Note: this page mirrored from: https://chasingufosblog.com/2020/07/03/truman-bethurum-and-his-curvaceous-captain-from-clarion/
book - "ABOARD A FLYING SAUCER", by Truman Bethuram 1952 Amazon.com
- Extraordinary true experiences...
Truman Bethurum's exposé about his multiple experiences aboard a flying saucer in the Nevada desert and his conversations with the sexy captain named, Aura Rhanes. She said they were Christians from a place called Clarion (another name for Heaven in ancient writings).
According to Bethurum Captain Rahnes and her crew come from a perfect planet called Clarion blocked from our vision as it is beyond the far side of the sun, and 'beyond your moon" (this was before USA astronauts had reached the moon). Clarionites are Christian but parts of the population had turned towards paganism (Bible reference to the 1/3 of the fallen rebel angels who fell from Paradise and fell to Earth/the Outer Darkness, this realm).
They like family and group get-togethers and dances, the children are all very well behaved and organizational. There is no need for medicine, government, or laborers.
Berthurum's first wife was so jealous of Truman talking about the perfect and most beautiful captain Aura Rhanes and her UFO crew that she named Captain Rahnes in the divorce proceedings. The Captain offers to take Bethurum to Clarion. She never answers their prearranged signals in the desert. Berthurum leaves Nevada and returns to his native California. He went on to write three more books and establish 'The Sanctuary of Thought' in Arizona.
(The below several paragraphs mirrored from Nick Redfern....UFOologist)
"Whitley Strieber’s 1987 best-selling book, Communion, brought the world of alien abductions to a massive, mainstream audience. During the course of investigating his experiences that prompted him to write Communion, Strieber discovered something intriguing: that the name “Aura Rhanes” – an alleged human-like alien encountered by a man named Truman Bethurum in 1952 – was extremely similar to “Aerach Reann,” a Gaelic term that translates approximately to “heavenly body of air.” It must be said that the fashion by which Bethurum became entranced by Aura Rhanes (“tops in shapeliness and beauty” was how smitten Bethurum described her) mirrors those centuries-old cases of hapless and helpless men falling under the spell of the fairy queen. Strieber pursued this Gaelic issue.
"In the same time-frame that Truman Bethurum was under the hypnotic spell of Aura Rhanes, a controversial man named George Adamski claimed encounters with human-like extraterrestrials in the deserts of California. There’s no doubt that Adamski was, and still is, the ultimate Contactee – regardless of what one might make of his claimed experiences with the long-haired, human-looking “Space Brothers,” as he termed them. What is particularly interesting is that one of Adamski’s alleged brothers from the stars was named Firkon. Strieber says of this: “Fir or fear when used as a prefix means ‘man,’ and Conn, meaning ‘Head,’ is the name of a seventh-century Irish king whose son, tradition tells us, was abducted by a beautiful lady in a flying craft. Firkon means, in Gaelic, ‘man of Conn.’”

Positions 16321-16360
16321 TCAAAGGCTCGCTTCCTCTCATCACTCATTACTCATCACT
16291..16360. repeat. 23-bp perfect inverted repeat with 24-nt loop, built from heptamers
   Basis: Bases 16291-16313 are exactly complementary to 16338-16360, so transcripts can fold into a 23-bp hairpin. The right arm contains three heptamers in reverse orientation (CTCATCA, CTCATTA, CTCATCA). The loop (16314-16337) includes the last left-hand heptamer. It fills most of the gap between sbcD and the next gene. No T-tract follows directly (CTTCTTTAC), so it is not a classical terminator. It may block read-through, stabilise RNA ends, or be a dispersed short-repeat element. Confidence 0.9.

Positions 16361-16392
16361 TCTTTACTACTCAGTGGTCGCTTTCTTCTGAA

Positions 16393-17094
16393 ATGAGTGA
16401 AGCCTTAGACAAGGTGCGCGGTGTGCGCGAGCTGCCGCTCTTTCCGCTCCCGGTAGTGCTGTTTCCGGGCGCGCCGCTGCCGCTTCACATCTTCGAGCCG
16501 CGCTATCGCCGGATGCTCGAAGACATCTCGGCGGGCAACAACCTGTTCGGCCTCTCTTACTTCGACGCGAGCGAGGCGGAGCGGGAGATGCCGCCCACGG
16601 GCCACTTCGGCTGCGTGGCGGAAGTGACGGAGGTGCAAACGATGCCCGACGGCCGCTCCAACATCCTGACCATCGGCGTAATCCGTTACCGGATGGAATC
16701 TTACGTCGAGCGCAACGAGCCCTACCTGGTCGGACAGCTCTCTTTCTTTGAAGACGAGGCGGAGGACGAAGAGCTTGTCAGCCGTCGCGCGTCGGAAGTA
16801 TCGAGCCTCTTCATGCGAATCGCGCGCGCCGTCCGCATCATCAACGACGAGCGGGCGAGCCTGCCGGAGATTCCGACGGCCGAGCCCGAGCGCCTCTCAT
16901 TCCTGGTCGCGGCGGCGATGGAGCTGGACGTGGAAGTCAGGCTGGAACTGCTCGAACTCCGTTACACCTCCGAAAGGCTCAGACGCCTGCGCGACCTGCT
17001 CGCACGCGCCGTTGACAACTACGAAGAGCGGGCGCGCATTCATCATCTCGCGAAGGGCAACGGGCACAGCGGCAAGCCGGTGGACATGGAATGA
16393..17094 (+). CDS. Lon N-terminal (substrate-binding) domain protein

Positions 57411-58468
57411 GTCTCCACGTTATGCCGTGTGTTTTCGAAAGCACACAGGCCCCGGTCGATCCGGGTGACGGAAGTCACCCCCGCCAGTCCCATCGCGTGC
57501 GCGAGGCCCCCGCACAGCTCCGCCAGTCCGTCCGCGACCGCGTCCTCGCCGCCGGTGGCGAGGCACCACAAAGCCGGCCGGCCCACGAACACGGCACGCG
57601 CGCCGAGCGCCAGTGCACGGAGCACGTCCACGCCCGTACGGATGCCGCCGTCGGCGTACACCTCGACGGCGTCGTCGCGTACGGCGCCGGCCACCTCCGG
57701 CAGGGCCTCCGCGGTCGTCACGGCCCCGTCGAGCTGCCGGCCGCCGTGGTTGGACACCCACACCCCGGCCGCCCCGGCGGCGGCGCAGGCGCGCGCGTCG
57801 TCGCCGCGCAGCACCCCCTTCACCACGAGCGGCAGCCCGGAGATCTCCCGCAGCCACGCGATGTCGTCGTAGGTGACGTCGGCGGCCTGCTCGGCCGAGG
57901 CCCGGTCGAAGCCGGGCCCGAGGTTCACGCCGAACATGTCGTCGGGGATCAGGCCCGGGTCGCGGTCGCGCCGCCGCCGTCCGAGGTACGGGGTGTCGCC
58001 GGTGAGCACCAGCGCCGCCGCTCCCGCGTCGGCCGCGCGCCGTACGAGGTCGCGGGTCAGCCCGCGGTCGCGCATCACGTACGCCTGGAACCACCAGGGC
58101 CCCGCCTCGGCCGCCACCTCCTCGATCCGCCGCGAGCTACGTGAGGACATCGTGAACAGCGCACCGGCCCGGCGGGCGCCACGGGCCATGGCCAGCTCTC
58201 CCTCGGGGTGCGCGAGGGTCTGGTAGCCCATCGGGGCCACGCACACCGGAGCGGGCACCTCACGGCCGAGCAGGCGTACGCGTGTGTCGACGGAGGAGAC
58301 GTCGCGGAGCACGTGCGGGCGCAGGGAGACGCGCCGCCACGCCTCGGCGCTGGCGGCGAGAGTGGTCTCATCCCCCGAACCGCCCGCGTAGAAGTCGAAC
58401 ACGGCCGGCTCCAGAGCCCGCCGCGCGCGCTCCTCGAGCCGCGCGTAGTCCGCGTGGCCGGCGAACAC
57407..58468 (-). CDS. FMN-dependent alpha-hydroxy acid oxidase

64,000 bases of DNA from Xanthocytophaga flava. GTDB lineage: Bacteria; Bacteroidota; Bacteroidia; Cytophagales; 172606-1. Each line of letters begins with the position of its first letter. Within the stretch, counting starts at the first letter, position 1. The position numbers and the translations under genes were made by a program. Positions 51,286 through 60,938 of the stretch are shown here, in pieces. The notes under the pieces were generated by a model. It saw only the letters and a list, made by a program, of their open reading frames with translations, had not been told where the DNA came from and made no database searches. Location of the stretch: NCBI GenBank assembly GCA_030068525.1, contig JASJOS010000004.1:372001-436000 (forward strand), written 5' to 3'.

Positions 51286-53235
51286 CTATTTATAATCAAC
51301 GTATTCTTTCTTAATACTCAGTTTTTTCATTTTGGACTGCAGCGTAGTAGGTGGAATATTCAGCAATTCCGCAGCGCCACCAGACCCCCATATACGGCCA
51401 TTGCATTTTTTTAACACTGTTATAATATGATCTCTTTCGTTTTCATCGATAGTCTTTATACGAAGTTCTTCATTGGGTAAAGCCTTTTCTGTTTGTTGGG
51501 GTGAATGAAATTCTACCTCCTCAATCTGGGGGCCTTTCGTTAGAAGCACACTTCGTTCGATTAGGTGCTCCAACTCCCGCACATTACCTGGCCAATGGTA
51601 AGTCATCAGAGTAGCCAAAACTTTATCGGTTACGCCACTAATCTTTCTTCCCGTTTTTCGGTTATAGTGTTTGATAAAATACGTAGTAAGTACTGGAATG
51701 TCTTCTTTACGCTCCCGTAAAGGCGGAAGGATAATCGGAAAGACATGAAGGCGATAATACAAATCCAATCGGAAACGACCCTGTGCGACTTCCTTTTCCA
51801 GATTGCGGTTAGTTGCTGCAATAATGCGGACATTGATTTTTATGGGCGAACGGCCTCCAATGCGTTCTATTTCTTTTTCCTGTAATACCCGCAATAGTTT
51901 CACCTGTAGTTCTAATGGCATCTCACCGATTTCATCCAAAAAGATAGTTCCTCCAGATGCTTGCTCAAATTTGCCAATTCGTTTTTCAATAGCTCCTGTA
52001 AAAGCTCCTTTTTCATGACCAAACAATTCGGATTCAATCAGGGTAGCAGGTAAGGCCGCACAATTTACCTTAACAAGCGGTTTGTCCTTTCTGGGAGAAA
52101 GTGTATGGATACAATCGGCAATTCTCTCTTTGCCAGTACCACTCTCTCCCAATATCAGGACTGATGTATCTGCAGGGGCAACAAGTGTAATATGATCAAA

"Then there are the experiences of a young man named Bob Renaud. On one particular night in July 1961, Renaud picked up an extraordinary message while “browsing around the shortwave bands” in his small, Massachusetts town. It began with a series of bleeps but was soon replaced by a female voice, which later identified herself as Linn-Erri from the planet Korendor. As was the case in so many Contactee-themed cases of the 1950s and 1960s, Renaud had repeated and extensive chats with his newfound alien friends, many of which were focused on the aliens’ fears that we, the Human Race, were on the verge of destroying ourselves. Also closely following the trend of so many Contactees, Linn-Erri and her comrades took Renaud on trips to secret, alien installations, and taught him to create complex machines, one of which was somewhat akin to an old-style television set. It reportedly allowed Renaud to see Linn-Erri in the flesh, so to speak. She was, said Renaud, a ravishing blond, who looked to be about nineteen years of age, but who claimed to be closer to her mid-seventies – in human years.
"It’s not unreasonable to suggest that this could all have been provoked by nothing stranger than the late night, hormone-driven fantasies of a young man run wild. But, as with the equally controversial saga of Truman Bethurum, there is something that makes Bob Renaud’s story intriguing, as Strieber states in his work. Strieber notes that the aliens’ alleged home planet, Korendor, is very similar to a Gaelic term that Strieber described as “a place of oracle.”
"Betty Andreasson is someone who has had a lifetime of profound interaction with other-world entities and whose encounters caught the attention of Strieber. On one occasion in the 1960s, when Andreasson was deep in channeling-style conversation with a small, large-headed alien being named Quaazga, a curious statement was made to Andreasson in a language that she could not understand. One person did understand it, however: a man named Leonard Keane. Listening to audio-recordings of Andreasson relating the statement word for word, he concluded the alien was speaking in a form of ancient Gaelic, which translated to the following: “The living descendants of the Northern Peoples are groping in universal darkness. Their mother mourns. A dark occasion forebodes when weakness in high places will revive a high cost of living, an interval of mistakes in high places, an interval fit for distressing events.”